The coconut palm and the yellow-fin tuna, symbols of the Maldives, say a great deal about this nation of more than a thousand islands. Scuba diving is done at a leisurely drift pace as the Indian Monsoon Current sweeps along the island chains, moving nutrients and divers along. The Maldives is flat with white sandy beaches and excellent reefs with an abundance of marine life. Grouped into 26 low atolls in the Indian Ocean, less than 300 of the islands are inhabited.
The Maldives Islands lie Southwest of India. Scattered across the equator in the middle of the Indian Ocean, the gem-like islands of the Maldives depict the rare vision of a tropical paradise. Palm fringed islands with sparkling white beaches, turquoise lagoons, clear warm waters and coral reefs teeming with abundant varieties of marine flora and fauna, fascinates visitors as it has for thousands of years.
There are three distinctly different types of diving: inside the atolls, outside the atolls and inside the channels or passes, which is where the currents are strongest and you'll find the greatest congregation of fish life. Most intriguing are the cleaning stations, found around every corner and under every ledge. Groupers, Snappers, Surgeonfish, Eels, Parrotfish, even Giant Napoleon Wrasse park casually in corners, oblivious to all, (including cameras) while armies of wrasse, shrimp and other assorted cleaners pick at debris in their open gills and cavernous mouths. The big attraction, however, are the schools of fish that patrol the reefs in colorful packs: Humpback and Black and White Snappers, Trevally Jacks, Barracuda, Batfish, Unicornfish, Yellowback Fusiliers and Harlequin Sweetlips almost comical in design. The reef's larger inhabitants, including sharks, rays and occasionally even Whale Sharks, are often seen cruising in the blue.
Meemu atollThe atoll’s inner reefs offer deeper depths for advanced divers. There aren't many channels on the eastern side, and this reduces currents. Beginners will have plenty of dive sites to choose from. One of the atoll’s top dive sites is found on a reef at Mulee Island. During the south-west monsoon (May to December) it’s common to spot mantas with their offspring here. Several cleaning stations can be found at 33-49 feet (10-15 meters), but the currents can be strong. Groups of five or more mantas can often be seen playing; they twist and turn like a roller coaster’s cars. Healthy coral can be found on the reef as it gently slopes to 98 feet (30 meters). Advanced divers can join the tuna, barracuda and Napoleon wrasse.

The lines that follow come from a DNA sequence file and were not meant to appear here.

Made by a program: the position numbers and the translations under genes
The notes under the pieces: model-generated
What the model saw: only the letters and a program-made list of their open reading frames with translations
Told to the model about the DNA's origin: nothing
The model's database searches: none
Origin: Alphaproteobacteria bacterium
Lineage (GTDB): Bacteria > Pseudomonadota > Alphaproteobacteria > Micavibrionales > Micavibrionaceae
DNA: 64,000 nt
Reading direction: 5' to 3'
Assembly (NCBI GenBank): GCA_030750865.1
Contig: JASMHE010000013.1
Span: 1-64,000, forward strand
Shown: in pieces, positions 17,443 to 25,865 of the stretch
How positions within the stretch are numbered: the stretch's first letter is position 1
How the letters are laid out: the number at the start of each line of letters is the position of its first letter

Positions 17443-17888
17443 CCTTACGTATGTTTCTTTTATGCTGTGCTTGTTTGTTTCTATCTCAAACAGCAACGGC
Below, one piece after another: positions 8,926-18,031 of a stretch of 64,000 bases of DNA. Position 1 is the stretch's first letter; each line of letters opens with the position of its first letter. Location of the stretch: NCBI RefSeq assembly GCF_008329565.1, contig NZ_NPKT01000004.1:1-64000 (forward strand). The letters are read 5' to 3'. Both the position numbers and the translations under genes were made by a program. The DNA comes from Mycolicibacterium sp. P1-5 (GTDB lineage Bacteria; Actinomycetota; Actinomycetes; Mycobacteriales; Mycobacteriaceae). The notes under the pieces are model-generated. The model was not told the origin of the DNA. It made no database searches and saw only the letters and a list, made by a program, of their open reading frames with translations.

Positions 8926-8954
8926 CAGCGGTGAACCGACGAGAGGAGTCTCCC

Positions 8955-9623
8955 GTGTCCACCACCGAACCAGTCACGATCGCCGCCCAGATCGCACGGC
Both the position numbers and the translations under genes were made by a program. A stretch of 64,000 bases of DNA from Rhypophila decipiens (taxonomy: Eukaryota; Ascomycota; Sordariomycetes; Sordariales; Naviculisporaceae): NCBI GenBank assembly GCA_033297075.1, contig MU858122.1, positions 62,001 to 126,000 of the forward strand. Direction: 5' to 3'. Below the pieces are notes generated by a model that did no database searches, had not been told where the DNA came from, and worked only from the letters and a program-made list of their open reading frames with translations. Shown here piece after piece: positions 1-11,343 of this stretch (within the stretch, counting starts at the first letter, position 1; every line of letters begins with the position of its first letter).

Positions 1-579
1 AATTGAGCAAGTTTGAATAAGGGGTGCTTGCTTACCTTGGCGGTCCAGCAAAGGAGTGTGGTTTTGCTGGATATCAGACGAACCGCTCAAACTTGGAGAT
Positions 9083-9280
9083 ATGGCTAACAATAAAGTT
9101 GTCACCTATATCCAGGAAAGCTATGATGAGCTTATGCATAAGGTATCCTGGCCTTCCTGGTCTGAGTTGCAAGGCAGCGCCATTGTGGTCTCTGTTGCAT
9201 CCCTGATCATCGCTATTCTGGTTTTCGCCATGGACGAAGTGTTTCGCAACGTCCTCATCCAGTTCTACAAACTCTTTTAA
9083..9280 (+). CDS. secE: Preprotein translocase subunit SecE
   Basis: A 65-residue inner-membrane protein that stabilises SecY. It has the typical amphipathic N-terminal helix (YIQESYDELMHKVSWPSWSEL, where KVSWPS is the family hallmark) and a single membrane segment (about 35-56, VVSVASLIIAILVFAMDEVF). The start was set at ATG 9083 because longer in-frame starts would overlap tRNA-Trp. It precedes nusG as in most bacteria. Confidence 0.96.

A more challenging dive site is Shark’s Tongue. Sizeable coral formations are found at 26-49 feet (8-15 meters) where schools of surgeon, oriental sweetlips and copper snapper are found. The reef then slopes down to 98 feet (30 meters). As you descend you’ll see groups of whitetip and blacktip reef sharks swimming amongst the coral's rocks. If the currents are right, you can also see grey and silvertip reef sharks. If your encounter with mantas and sharks has left you wanting more – soft and hard corals, channels, submerged pinnacles, walls, overhangs, and steep drop-offs are all waiting for you.
Thaa Atoll’s diving is suitable for beginners, but many of the best dive sites have strong currents that requires experience. Crustaceans creep amongst the rocks like a child playing hide and seek, and nudibranchs add even more color to the reefs. The south-east side drops off to 131 feet (40 meters), and on the south-west side there is a sandy plateau that's peppered with colorful coral. The wall is covered with large sea fans, and the small caves are decorated with soft coral. With little current, lots of macro life, and the possibility of a manta, the Caribbean Garden is for all divers.
Divers with more experience can enjoy the strong currents at Gorgonian Garden. Expect schooling batfish, whitetip reef sharks, and turtles enjoying their lunch on the soft corals. Manta rays, turtles, schooling batfish and fusiliers will join you – the fusiliers’ yellow contrasting with the red coral perfectly. This large thila (submerged island) starts at 20 feet (6 meters). At over 1500 feet (457 meters) long, this coral reef has a gentle slope to the north and a steep wall, which descends to 131 feet (40 meters), to the south. Advanced divers can explore deep, steep walls that are decorated with coral.
The dive schedule is dependent on tides, currents and prevailing weather conditions
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